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Pray for BostonWell, I was all ready to pen the final chapter of the “Breakup Song” series, when I heard about the Boston Marathon bombings this afternoon. The fact that I knew several people running today’s race, I couldn’t help but to be glued to the live stream on News 7, listening to the craziness and trying to get updates on my friends via Twitter and Facebook. Thankfully all of my friends were safe and far enough from the finish line before anything happened. That being said, it makes me so sad for the victims, their families, and those runners who had their “race of a lifetime” cut short after all of their hard work training for today.

I know having your life is much more valuable than any marathon achievement or medal, but I know, both as a marathon runner and as a friend to runners who have had their races cut short due to events out of anyone’s control, that it’s really tough to get over not getting to finish. We don’t expect crazy things like bombings to happen at a race. Us runners are pretty peaceful creatures. You may get an accidental shoulder bump or just barely missed a snot rocket, but we’re pretty happy and loving people. Sure you got a few stuck up hot shots, but all-in-all, we stick together and many run to help others! There were guide runners helping blind and visually impaired athletes obtain their running goals that they may have only been able to dream of before. Charity runners, whose sole purpose for running is to help raise funds for organizations. My point being, runners are pretty awesome people. We may talk A LOT about our runs and share stories you really don’t care to listen to, but we’re not normally ones to think something bad would truly happen to us at a race.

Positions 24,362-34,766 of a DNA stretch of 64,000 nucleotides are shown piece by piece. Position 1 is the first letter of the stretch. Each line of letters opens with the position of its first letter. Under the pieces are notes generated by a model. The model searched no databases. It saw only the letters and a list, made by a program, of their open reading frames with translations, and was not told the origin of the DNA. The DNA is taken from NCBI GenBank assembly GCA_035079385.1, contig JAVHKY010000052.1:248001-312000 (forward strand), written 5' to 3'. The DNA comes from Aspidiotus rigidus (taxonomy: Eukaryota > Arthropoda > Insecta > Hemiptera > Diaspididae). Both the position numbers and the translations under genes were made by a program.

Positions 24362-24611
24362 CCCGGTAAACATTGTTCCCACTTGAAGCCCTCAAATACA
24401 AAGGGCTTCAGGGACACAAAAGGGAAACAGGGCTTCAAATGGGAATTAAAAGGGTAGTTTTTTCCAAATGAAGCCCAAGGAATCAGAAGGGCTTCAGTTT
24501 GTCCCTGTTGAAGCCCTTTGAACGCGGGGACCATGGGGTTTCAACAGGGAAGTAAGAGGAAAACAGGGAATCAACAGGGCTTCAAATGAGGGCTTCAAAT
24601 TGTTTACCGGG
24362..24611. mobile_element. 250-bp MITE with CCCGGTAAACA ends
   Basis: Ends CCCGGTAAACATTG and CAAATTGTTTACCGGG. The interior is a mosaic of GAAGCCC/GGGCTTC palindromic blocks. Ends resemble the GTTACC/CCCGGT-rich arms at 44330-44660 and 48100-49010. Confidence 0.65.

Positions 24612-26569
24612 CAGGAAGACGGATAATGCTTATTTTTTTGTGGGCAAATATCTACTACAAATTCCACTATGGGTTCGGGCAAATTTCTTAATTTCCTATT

So, getting to my point of this post is I never think of anything other than inclement weather or my body not liking me race day making my race suck majorly. We don’t think to look around for suspicious baggage or shady individuals, because we’re all racing, running, enjoying ourselves, going for personal bests. We don’t suspect people of having harmful plans for our lives or the lives of our friends, family members, spectators, volunteers.  I usually go into a race with nerves. I don’t know why, don’t ask me, I just do. I get myself all sorts of psyched out, unless I’m just pacing a friend or am just running for the fun of it (yes, I’m aware my non-running friends are scoffing at the fact that one would run for fun). I always have this fear of tripping over something and falling on my face or dream the week before that I’m running as hard and as fast as I can, but cannot gain any distance. It’s strange, but it’s my psychosis that I and I alone must bare. Never, have I ever in my wildest dreams, thought I’d hear about a bomb going off at the finish line of the Boston Marathon.